A Productivity Tour Through My Home

Walk down the stairs, towards the basement apartments, and into the front door of our home on Lincoln Street, and upon entering you’ll be sure to find a variety of notebooks littering our family room.

And they’re all mine.

I have old school black and white journals, neon-colored sticky notes, 5-Star Spirals, both white and yellow-papered legal pads, a black leather notebook, and loose strands of computer paper scribbled with notes regarding energy management, nutrition, and personal finance in the handwriting third grader.

It drives Kelsey crazy, but after a thorough discussion and presentation showing that all this madness has a method, she now accepts me for who I am.. sort of..

“This one is for to-do lists, that one for blog and product outlines, oh, and over here is my gratitude journal, and there is my “Baller Notebook” with all of my scholarly notes.”

“Uhhh, okay… Can you just not leave them all over the place then?”

It may sound like I’m taking crazy pills to you, but it’s something that has always worked for me. My notebooks help me remember things I would otherwise forget, and hash out the internal debate going on in my head.

It turns out that I was on to something. David Allen’s productivity classic, Getting Things Done talks about closing “open loops” in the mind. All your “coulds,” “shoulds,” and “woulds” are nothing but distractions keep your mind looping like a record player. Imagine having 17 record players playing all at once, all very loudly. You’d go crazy. 

That’s what it’s like in our heads when we leave these loops open. Everything from remembering facts and to-do lists to remembering to call your grandmother on her birthday.

Lesson 1: Your Memory Sucks – Close The Loops: Write things down. It doesn’t matter if you keep it all on your iPhone, Evernote, or destroy your living space with thousands of notebooks. Writing things down lets your mind off the hook, and helps you focus on the task at hand.

Once you make your way through Notebook Mountain, walk through the claustrophobic hallway, and round the corner into our bedroom. There you will see my dresser. Welcome to my personal library.

You’ll probably first notice the stack of biographies: Jordan, FDR, Whitey Bulger & more.

Then there is a sloppier stack with titles like The Thin Green Line, Getting Things Done, and Think & Grow Rich all book marked about halfway through.

It’s hard for me to finish a book because I am reading so many at once. The only time I actually finish one cover to cover is when I make the decision that I am not going to read anything else until I either hate it or finish it.

Your mind is terrible at multitasking.

In his book Essentialism, Greg Mckown talks about this idea of “straddle strategy.” It’s where you try to invest in everything at once, and make little progress in any of those directions.

Lesson 2: Multitasking Is Bullshit: Pick ONE task to do at a time, and work strictly on that task until you complete it or quit.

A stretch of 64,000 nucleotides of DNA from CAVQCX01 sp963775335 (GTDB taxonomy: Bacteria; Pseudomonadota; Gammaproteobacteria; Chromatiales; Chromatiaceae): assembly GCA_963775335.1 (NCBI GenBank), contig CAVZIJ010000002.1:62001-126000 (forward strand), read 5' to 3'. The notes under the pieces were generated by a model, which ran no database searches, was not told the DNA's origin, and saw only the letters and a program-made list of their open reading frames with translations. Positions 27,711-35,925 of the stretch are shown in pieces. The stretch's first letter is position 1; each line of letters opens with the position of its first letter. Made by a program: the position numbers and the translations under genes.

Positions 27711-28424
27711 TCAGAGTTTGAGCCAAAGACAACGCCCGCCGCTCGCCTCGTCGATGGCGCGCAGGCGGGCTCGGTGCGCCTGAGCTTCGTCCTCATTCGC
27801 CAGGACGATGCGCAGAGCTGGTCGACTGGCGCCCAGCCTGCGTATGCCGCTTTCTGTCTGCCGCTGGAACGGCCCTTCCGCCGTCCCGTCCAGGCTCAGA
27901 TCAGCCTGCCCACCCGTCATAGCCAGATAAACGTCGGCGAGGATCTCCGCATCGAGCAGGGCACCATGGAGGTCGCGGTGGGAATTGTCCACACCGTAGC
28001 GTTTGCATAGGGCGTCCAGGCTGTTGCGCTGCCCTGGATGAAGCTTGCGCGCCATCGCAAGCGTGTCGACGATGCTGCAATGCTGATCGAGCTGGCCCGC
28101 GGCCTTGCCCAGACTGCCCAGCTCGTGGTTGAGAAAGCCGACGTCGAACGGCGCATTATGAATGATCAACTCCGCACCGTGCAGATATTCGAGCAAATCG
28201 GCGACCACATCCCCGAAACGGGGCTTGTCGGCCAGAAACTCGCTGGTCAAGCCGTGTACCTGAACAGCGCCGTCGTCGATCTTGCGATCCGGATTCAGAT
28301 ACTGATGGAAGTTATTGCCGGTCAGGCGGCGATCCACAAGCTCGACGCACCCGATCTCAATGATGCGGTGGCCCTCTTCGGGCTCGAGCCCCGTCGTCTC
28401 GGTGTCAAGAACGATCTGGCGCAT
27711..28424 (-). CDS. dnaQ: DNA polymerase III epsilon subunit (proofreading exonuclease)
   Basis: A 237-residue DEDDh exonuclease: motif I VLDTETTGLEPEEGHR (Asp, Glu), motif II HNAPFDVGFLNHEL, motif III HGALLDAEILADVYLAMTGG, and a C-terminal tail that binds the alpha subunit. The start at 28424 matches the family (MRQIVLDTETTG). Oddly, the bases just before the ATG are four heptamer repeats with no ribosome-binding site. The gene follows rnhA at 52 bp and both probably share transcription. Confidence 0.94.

Lastly, to close out the tour of our 800-square-foot palace, follow me into the kitchen. There are no drawers, which you surprisingly don’t realize how much you use until you no longer have them.

You’ll see a coffee pot that has a timer on it, a crockpot with a timer on it, a variety of protein bars, mixed nuts, and bananas, and our trash can that floats around the kitchen floor.

Being able to set up my coffee the night before, cook a huge crockpot dinner for the week, grab-and-go snacks, and floating trashcans make my life easier.

The coffee pot makes it easier to wake up in the morning. The crockpot keeps me away from the Chipotle two blocks from our house. The quick snacks are good to have between clients, and the trashcan helps me keep my jump shot in tact even though my high school basketball glory days are behind me (another one of my habits that drives Kelsey crazy – she says “there is a spot where the garbage can goes” who knew?).

This brings us to the third lesson. We need to shape our environment to help our goals, not hurt them. Don’t rely on your willpower to avoid the Cheetos in the cabinet. Don’t go get drinks with your cute coworker when you’re in a relationship. Make new friendships with people who support your dream of working from Starbucks and setting your own schedule.

Lesson 3: Willpower is Limited: Shape your environment to help you succeed.

Thanks for stopping by, please come again.

Now, it’s your turn. What productivity tool do you use that helps you stay on task and get more done? Let me know in the comments below. 

2 thoughts on “A Productivity Tour Through My Home

  1. Nate LeBlanc Reply

    At one point I was writing on my walls when things got overwhelmingly hectic. I’ve since invested in whiteboard to “close loops” and manage stress visually. I also have piles of notebooks but I stow them away which, to me, feels wrong because it’s locking away my thoughts. Created an individual space that’s either yours or equally shared goes a long way toward becoming “you.” Love sells Dan, stay passionate.

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